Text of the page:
Investors claim they were misled and incurred substantial losses
In context: The launch of Cyberpunk 2077 has been something of a nightmare for CDPR. Not only do some gamers want their money back, but some investors do as well, claiming CDPR broke the law in not telling them what shape the game was in before release.
On Friday, Polish developer CD Projekt Red responded to a lawsuit filed on Christmas Eve. In a regulatory announcement, the publisher said it would defend itself “vigorously” against claims made in the filing.
“The plaintiffs call for the court to adjudicate whether the actions undertaken by the Company and members of its Management Board in connection with the release of Cyberpunk 2077 constituted a violation of federal laws, i.a. by misleading investors and, consequently, causing them to incur damages. The complaint does not specify the quantity of damages sought. The Company will undertake vigorous action to defend itself against any such claims.”
CDPR made plenty of mistakes with the release of Cyberpunk 2077 on PlayStation 4 and Xbox One. Not only was the game overhyped, but it was also so bug-ridden as to be considered unfinished, with some customers calling it “unplayable.”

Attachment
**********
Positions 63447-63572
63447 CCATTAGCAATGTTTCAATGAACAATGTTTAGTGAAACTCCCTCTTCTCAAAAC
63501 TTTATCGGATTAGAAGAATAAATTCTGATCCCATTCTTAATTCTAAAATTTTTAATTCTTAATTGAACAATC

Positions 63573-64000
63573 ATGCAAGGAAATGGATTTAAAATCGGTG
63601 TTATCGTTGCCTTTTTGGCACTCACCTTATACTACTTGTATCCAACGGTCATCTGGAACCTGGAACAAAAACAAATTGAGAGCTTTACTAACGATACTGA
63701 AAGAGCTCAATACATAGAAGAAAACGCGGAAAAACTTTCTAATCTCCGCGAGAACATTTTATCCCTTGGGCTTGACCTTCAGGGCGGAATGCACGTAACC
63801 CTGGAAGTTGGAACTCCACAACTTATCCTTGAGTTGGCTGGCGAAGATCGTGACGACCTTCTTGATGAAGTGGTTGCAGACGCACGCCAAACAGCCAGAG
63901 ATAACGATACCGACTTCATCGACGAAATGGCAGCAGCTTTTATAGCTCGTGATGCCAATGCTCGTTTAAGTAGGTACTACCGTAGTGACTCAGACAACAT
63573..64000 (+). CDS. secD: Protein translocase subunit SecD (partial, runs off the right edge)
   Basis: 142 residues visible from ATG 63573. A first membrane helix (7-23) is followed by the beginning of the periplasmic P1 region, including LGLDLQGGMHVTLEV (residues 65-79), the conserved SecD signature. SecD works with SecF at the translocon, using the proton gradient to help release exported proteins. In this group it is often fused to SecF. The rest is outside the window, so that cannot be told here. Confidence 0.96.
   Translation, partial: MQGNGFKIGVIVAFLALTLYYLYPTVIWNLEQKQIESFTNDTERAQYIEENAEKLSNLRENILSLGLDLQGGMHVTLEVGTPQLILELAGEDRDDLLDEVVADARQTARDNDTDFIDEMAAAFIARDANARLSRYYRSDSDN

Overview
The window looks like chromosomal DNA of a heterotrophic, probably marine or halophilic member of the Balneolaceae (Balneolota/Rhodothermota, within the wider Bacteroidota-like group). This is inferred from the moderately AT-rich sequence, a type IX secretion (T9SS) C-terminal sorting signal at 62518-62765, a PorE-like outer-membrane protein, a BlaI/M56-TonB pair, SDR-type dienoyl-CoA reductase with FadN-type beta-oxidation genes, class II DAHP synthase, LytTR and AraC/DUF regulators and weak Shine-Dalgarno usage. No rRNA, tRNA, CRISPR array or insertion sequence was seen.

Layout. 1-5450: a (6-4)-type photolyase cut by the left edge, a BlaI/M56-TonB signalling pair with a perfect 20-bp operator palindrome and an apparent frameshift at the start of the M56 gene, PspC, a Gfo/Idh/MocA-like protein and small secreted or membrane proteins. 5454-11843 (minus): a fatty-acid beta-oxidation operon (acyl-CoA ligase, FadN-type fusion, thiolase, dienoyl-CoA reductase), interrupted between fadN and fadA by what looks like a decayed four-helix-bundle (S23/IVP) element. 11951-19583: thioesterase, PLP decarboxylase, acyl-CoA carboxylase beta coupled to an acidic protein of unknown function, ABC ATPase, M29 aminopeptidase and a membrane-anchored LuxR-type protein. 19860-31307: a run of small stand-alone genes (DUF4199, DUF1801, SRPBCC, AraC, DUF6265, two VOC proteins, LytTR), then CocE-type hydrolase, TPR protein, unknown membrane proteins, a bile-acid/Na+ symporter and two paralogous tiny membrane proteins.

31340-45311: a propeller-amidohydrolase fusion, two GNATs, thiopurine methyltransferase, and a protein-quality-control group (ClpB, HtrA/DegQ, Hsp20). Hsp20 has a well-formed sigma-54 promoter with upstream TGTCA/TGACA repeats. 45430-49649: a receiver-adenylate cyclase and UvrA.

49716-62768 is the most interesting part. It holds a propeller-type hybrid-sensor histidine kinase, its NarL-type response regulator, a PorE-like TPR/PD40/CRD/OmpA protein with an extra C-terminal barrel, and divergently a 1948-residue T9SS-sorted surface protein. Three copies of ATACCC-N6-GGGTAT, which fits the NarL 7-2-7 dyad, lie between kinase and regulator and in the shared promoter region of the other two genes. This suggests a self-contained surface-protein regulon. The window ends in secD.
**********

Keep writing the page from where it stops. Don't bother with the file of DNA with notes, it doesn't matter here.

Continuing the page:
To make matters worse, the studio was not transparent about Cyberpunk’s performance on base PS4 and XB1 systems. Despite the PC and late model PS4 Pro and Xbox One X being buggy but passable, the problems on older consoles spawned refunds and caused Sony to pull the title from the PlayStation store.
The fiasco ultimately sent the company’s stock plummeting, prompting securities investors to file a class-action lawsuit on December 24. Plaintiffs claim they incurred losses because CDPR misled them regarding the game’s state. They say that the lack of transparency violates federal securities laws.
As the financial consequences of CD Projekt Red’s mistakes continue to pile up, the developer remains committed to pushing updates until the game is fixed. Studio heads say most of the reworking should be completed by February 2021.